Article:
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City offers no comment as county moves to preserve 43,000 acres, but mayor offers letter of support
NOTE: Enumclaw mayor Liz Reynolds provided a written statement regarding the county's plans. The full text of her letter to County Executive Dow Constantine follows this article.
Enumclaw will formally sit silent as King County moves ahead with plans to prohibit commercial development on 43,000 acres of timbered land east of town.
The issue came to light March 21 when King County Executive Dow Constantine announced he had reached an agreement with Hancock Timber Resource Group. The plan calls for the county to pay Hancock $11.1 million to purchase “development rights” on the White River Forest, a swath of land running along state Route 410 and abutting the White River.
Constantine and supporters of the county plan say the goal is to protect the forestland from future development. Critics would argue the move has the potential to limit economic enterprise.
Under terms of the agreement, Hancock would retain ownership of the land and continue to use it as a working forest. The public would retain access to the land for recreation purposes, for a fee set by Hancock.
The issue arose during the most recent meeting of the Enumclaw City Council, when Councilman Darrel Dickson questioned the logic of shutting off potential development so close to the city’s eastern border.
City Administrator Mike Thomas doesn’t share Dickson’s concern. There is plenty of room within the city’s Urban Growth Boundary, he said, questioning the notion that limitations on property to the east would have a negative impact.
As the issue works its way through county channels, Thomas said, the city will not be a participant. The discussion, he added, is solely between King County and Hancock.
The proposal is to be discussed today, Tuesday, during a meeting of the County Council’s Budget Committee. According to a spokesman for the county’s Department of Natural Resources and Parks, two options remain: if the proposal passed through the Budget Committee, it will be addressed by the full council April 15; if the committee continues discussion to its April 16 meeting, it would then go to full council on April 29.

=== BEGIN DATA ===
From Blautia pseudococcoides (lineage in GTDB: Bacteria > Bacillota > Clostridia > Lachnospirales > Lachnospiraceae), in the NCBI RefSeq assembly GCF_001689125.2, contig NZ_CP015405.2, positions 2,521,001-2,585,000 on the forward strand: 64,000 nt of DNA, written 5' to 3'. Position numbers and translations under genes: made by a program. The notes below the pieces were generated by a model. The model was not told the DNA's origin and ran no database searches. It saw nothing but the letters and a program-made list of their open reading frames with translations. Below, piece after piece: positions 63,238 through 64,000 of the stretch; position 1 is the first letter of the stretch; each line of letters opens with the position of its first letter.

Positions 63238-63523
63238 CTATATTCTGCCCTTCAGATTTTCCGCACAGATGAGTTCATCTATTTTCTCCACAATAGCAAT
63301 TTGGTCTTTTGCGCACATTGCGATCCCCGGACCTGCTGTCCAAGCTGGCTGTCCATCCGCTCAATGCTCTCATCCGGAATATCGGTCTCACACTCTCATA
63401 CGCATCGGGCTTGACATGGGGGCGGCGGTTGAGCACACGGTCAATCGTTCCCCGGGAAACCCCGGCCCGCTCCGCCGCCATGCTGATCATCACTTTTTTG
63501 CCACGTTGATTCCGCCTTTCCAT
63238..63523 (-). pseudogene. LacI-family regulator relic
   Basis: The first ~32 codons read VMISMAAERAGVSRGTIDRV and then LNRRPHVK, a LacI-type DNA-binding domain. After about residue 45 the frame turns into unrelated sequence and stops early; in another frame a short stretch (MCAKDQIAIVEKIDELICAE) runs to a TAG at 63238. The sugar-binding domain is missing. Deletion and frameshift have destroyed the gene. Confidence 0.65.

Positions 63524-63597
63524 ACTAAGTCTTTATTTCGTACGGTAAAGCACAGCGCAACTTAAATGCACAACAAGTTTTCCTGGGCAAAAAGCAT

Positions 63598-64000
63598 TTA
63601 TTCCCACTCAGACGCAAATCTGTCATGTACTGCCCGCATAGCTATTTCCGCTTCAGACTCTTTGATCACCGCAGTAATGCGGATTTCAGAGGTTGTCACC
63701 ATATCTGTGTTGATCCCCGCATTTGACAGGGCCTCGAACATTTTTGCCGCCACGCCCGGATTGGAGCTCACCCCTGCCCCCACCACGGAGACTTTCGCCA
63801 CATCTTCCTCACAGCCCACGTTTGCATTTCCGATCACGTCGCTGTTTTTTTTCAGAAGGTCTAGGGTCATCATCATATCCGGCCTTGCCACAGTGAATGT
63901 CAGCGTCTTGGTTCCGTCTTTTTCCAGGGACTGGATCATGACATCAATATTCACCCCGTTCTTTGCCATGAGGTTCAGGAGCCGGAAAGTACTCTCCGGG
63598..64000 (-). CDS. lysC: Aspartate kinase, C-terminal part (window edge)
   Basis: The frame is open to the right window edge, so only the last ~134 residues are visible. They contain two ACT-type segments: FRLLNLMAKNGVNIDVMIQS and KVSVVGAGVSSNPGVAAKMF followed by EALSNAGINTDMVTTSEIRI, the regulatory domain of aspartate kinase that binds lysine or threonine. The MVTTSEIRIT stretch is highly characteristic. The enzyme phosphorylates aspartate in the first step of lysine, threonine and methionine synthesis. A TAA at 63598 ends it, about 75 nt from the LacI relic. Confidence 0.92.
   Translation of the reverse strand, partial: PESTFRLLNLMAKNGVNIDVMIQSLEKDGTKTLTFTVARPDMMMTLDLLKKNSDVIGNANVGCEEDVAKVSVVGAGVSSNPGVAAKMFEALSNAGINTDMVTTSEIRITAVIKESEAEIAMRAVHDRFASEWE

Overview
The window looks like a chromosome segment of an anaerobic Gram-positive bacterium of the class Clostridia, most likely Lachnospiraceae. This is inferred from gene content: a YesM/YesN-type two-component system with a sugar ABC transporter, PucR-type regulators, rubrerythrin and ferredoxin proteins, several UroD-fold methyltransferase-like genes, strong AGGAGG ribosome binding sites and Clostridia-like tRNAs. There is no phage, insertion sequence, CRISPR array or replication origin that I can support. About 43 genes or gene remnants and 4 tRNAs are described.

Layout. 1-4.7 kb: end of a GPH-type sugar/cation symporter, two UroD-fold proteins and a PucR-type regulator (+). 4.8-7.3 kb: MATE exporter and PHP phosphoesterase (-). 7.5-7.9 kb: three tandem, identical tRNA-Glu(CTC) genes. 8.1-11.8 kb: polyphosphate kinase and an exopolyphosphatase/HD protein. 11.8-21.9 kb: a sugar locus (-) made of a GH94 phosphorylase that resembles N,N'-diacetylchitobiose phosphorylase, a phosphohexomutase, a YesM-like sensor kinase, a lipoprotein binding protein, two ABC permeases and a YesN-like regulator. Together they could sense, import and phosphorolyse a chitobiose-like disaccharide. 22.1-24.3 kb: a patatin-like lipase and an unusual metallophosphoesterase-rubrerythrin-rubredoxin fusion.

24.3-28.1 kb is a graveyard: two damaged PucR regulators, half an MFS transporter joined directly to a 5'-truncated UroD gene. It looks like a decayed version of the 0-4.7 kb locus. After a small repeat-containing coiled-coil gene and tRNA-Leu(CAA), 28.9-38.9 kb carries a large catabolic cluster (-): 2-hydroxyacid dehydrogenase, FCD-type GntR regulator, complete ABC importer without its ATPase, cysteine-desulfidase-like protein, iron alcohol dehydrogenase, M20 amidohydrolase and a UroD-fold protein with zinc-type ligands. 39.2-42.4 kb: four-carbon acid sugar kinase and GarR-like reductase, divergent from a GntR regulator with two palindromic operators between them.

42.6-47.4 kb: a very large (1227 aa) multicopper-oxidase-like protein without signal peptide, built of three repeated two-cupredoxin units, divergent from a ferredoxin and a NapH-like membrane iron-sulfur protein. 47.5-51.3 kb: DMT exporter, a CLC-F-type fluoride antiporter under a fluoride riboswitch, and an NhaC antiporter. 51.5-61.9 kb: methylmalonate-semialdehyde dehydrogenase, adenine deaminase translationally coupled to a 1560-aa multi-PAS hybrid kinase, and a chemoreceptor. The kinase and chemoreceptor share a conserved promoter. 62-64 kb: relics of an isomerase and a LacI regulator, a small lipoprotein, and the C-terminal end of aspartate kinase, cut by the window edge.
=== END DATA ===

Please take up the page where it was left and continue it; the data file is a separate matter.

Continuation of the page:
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Dear Executive Constantine:
I am writing to say thank you for all of the hard work you expended in working with King County Councilmembers Larry Phillips and Reagan Dunn, and others to secure a permanent easement over 43,000 acres of the White River Forest east of the City of Enumclaw. The preservation of the White River Forest has a significant positive impact on the City as well as surrounding communities. I am pleased that the White River Forest agreement preserves hundreds of local forestry jobs while at the same time allowing for the continuation of recreational activities such ashorseback riding and hiking that our citizens have engaged in for years on this property.
Preservation of the White River Forest is an enhancement to the state and federally recognized Chinook Scenic Byway (SR 410) that runs from Enumclaw to Naches. Those traveling the Byway for recreation or other purposes will now be able to do so without the impingement of urban sprawl and development seen elsewhere in Puget Sound.
As the proposed legislation works its way through the County’s legislative process, I urge you to, if possible, revisit the issue of charging an access fee. Historically, a fee has not been charged to gain access to the property.It is through your efforts and vision that the White River Forest agreement is now on the doorstep of becoming a reality and a historic achievement in the preservation of rural King County.
My sincere gratitude and best wishes,
Mayor Liz Reynolds